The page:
There are many ways in which to protect your association funds.
First, before you hire a property manager, and if you are in the District or Virginia, make sure the company is licensed there. In Maryland where I understand that property managers need not be licensed, I strongly recommend you join with other community associations and petition your state legislators to enact such a licensing law.
Second, check out the property manager carefully. Perhaps you should even obtain credit reports on the firm (and the property manager who will be servicing your project); this will, of course, require the permission of the manager, but they should not object if they want your business.
Third, keep control of your funds. Generally speaking, there are two pools of moneys in community associations: operating accounts and reserve accounts.
Regarding the operating account, set a dollar figure above which the property manager will need the co-signature of at least one board member on all checks going out of that account. This will, of course, create a burden on both the property manager and the board member who has to sign checks. But, in my opinion, if you want to serve on the board, you should be willing to assume those responsibilities which will protect the funds belonging to you as well as the unit owners who elected you.
Clearly, there are routine checks that have to be paid on a monthly basis -- such as water bills, insurance, and trash collection. If you set a dollar limit based on your monthly needs, the property manager can write checks up to that amount without a second signature. But any checks over that limit must be co-signed by at least one board member. Your bank will give you signature cards and these signature requirements should be spelled out in those documents. Then, the bank will have to honor your request.
Regarding the reserve accounts, they should only be in the name of the association and only board members should be authorized to sign checks (or transfer funds) from those accounts. Community associations do not transfer moneys often from reserve accounts; it should not be a hardship on anyone to require that only board members be authorized to have access to those funds.
Fourth, make sure that the property management company has adequate insurance covering your association in the event of embezzlement, fraud or other activities which may cause your association a loss. The insurance industry will write "third party coverage" bond insurance which will give you protection in the event of a loss. The amount of the policy will, of course, depend on the amount of the reserves you anticipate you will carry. Some associations have hundreds of thousands of dollars in reserve; clearly, third party coverage in the amount of $50,000, for example, is woefully inadequate for those associations.
Fifth, ask if the management company has a fidelity bond in place to cover any loss created by its employees. If they do, your association must be named as an additional insured. On all matters of insurance, discuss this at length - before you sign a management agreement - with your insurance agent.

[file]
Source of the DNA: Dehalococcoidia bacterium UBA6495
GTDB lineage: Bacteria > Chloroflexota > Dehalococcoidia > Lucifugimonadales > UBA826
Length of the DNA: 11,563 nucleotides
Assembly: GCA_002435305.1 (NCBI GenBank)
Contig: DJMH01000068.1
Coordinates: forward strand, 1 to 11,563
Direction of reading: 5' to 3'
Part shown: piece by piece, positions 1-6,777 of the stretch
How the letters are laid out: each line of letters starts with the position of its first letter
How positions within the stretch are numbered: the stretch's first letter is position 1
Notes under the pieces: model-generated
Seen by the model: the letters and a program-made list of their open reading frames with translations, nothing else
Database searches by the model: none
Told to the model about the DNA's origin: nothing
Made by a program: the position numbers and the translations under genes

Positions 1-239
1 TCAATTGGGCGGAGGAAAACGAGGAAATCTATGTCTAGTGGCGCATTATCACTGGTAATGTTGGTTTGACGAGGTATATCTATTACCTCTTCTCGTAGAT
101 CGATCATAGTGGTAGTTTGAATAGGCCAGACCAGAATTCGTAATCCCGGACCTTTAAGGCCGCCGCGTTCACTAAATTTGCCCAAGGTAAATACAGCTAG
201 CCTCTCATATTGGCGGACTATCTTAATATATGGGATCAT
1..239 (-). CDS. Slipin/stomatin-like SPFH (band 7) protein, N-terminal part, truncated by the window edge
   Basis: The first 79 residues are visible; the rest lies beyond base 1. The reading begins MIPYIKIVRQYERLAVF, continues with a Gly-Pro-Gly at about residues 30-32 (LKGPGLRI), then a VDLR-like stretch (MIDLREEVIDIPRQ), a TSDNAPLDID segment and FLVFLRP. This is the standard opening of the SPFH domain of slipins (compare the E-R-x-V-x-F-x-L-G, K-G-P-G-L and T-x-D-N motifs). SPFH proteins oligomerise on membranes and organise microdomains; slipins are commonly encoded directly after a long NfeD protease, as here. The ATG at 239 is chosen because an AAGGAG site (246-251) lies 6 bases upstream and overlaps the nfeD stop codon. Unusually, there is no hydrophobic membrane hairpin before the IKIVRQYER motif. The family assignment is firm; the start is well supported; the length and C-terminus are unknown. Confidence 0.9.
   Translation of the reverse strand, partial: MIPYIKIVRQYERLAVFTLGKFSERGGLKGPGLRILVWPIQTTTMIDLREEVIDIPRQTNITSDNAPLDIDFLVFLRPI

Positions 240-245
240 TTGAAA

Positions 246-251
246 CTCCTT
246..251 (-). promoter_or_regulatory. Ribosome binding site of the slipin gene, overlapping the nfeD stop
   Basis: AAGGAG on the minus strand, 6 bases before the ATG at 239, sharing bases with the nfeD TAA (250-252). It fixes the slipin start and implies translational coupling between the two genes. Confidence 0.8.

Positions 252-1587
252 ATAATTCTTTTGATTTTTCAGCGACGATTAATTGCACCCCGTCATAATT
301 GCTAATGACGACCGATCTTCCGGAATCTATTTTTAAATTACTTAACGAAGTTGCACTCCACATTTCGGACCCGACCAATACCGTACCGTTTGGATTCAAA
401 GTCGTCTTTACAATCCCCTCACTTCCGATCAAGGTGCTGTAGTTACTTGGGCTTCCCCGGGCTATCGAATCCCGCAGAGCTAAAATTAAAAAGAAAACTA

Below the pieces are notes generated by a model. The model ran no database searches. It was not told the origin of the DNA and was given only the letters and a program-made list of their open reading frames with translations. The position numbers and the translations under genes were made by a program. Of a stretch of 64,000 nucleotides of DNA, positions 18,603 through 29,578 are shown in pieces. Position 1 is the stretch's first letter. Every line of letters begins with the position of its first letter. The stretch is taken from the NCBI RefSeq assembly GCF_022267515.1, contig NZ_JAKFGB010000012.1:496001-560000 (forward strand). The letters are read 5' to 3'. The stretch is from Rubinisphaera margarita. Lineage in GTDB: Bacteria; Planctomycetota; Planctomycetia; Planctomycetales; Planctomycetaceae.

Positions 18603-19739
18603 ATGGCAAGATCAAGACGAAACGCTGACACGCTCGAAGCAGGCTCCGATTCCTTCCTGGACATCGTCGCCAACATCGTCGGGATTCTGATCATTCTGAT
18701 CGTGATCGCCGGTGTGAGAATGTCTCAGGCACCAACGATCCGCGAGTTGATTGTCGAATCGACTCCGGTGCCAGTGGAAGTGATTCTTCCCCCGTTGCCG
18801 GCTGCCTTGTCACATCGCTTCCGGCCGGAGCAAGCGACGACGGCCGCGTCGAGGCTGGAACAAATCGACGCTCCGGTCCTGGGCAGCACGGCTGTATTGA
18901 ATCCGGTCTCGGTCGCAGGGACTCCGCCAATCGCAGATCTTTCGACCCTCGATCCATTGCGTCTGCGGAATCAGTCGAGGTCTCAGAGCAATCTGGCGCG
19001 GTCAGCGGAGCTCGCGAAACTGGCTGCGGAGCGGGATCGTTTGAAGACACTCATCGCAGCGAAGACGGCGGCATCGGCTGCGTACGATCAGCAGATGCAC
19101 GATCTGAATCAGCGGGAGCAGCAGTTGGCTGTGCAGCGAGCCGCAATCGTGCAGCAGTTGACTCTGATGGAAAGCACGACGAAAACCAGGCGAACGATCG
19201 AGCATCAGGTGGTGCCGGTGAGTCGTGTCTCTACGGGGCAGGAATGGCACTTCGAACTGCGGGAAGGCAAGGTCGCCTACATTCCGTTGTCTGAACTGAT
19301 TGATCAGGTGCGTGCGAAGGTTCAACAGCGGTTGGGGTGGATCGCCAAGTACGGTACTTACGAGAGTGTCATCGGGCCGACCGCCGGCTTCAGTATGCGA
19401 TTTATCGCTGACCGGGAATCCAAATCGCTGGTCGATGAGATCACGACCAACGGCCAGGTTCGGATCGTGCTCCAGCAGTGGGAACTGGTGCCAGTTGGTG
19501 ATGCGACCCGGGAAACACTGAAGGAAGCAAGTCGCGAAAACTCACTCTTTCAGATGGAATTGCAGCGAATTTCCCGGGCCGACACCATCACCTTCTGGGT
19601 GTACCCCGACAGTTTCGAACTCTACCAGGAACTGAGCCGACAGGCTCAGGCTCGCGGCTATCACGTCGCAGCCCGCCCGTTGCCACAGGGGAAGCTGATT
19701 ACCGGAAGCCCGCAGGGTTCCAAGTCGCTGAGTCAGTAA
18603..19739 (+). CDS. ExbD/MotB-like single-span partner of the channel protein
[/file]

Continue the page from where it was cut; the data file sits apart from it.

Sixth, make sure that you (and not the property manager) hire an accounting firm to give you a full audit or review each and every year. Your association should give a letter of engagement to the accountant, and the accountant should report back to you -- and not the manager.
Seventh, make sure that your funds (operating and reserves) are in separate bank accounts in the name of the association. It is absolutely wrong for a property manager to comingle funds with other associations, or even with their own bank acconts.
Eighth, and perhaps most importantly, insist that the property manager give you and your board members a monthly financial status report, which will include copies of the actual bank statements received by the management company. But, your President or Treasurer should also receive a copy of the monthly (or quarterly) bank statement directly from the bank. In the past, those property managers who embezzled money were creating false bank statements on their computer. In one case, although the manager left the association with only two thousand dollars, every month he created a bank statement showing over $80,000.
Most property managers are honest and hard-working. However, one dishonest manager will - and have - unfortunately cast a broad brush of distrust on the entire industry. I do not believe that property managers will object to the various suggestions I have made, and indeed may have more recommendations of their own.
Community association board members have the power to control -- as best they can -- the financial security of association funds, and steps should be implemented immediately, while it is not too late.
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